The counter movement, which is described as “a movement against change” by Brulle, is trying to “maintain the status quo and to not have change.”
“So this movement has had a real political and ecological impact on the failure of the world to act in this area,” Brulle said. “I don’t think it’s the only cause why we failed to act, but I think it’s a significant cause in delaying action to address climate change.”
The top leading funders over the 2003 and 2010 time period were the Koch Foundation—early on—and the Scaife Foundation and the Sierra Foundation. The rise of two foundations in particular, the Donors Trust and the Donors Capital Fund, ended up funding one-quarter of the climate counter movement by the end of the time period Brulle researched. Both foundations are “donor-directed foundations,” which means the “foundation receives money from an individual with the understanding that it’s going to a particular organization,” Brulle said.
“… We don’t know a whole lot about the Donors foundations other than they do a lot of pass-through funding,” Brulle said. “We don’t know who their donors are, except in a couple of cases where we find information in the databases about who funds them.”
The climate change denial movement is using the same strategies as the tobacco industry used, Brulle said.
Now, what you can see in the movement itself is that it has two real roots. One is in the conservative movement itself, in that you see a lot of conservative foundations that had been funding the growth of the conservative movement all along now appear as funding the climate counter movement. You also can see dedicated industry foundations that come in to start funding the climate counter movement.
So it’s kind of a combination of both industry and conservative philanthropies that are funding this process, and what they did was they borrowed a great deal of the strategy and tactics that came out of the tobacco industry’s efforts to prevent action on the health impacts of smoking.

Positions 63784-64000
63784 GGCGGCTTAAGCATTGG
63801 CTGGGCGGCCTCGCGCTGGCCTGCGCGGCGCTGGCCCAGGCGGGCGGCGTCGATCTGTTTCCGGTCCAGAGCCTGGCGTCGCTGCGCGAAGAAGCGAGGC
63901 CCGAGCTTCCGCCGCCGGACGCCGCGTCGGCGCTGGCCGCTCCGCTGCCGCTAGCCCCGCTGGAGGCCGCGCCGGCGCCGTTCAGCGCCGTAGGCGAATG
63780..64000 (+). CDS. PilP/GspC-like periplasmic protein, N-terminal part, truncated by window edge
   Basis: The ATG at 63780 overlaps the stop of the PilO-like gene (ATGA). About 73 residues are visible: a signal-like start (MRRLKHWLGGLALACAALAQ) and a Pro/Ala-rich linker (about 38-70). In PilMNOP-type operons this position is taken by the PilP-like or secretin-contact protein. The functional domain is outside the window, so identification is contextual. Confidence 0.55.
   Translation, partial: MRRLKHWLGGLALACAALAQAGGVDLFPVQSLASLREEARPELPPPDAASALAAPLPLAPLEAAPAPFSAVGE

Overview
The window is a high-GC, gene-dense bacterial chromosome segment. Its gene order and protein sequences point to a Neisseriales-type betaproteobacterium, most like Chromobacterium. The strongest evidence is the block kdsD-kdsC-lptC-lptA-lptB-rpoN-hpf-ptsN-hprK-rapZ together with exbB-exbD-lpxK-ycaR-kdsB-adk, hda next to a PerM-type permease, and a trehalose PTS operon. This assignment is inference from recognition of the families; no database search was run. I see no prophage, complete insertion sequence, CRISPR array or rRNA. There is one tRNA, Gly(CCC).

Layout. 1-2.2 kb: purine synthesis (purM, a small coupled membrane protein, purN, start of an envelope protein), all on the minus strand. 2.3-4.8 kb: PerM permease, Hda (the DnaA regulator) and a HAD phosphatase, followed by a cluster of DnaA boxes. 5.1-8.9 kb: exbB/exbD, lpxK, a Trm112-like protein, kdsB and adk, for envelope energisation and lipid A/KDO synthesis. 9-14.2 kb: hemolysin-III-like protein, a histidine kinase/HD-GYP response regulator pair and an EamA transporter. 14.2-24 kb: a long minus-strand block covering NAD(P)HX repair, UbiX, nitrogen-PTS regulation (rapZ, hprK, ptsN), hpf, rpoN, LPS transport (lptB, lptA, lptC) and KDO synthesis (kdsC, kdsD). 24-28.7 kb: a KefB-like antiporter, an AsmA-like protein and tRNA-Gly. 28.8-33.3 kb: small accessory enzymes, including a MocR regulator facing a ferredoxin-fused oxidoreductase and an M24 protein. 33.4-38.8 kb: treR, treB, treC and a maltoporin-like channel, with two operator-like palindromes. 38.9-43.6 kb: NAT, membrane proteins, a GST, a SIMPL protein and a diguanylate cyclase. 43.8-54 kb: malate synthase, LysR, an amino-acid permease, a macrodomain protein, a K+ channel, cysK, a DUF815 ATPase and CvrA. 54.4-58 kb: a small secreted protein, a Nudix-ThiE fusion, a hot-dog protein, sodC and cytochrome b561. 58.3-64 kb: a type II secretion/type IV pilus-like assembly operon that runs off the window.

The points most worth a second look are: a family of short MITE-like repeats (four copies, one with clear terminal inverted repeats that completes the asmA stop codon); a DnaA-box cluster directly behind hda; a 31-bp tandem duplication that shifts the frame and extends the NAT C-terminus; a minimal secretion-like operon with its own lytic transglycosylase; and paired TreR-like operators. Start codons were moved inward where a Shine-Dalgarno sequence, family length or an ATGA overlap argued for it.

What you see is the tactics that this movement uses were developed and tested in the tobacco industry first, and now they’re being applied to the climate change movement, and in fact, some of the same people and some of the same organizations that were involved in the tobacco issue are also involved in climate change.
With this being the first of a three-part project, Brulle concluded that the climate change counter movement is an “organized campaign to deny the reality and significance of climate change,” which in turn has “worked to undermine the claims of the scientific community and block efforts to reduce greenhouse gas emissions,” Oxford Scholarship Online stated. Next up, Brulle will look into the environmental movement or the climate change movement and then do a comparison of the two.
“I think what’s important to understand is to see this movement in context with the larger conservative political movement in the United States,” Brulle said. “The climate change counter movement, as I call it, is really an add-on to the already-existing conservative movement in the United States.”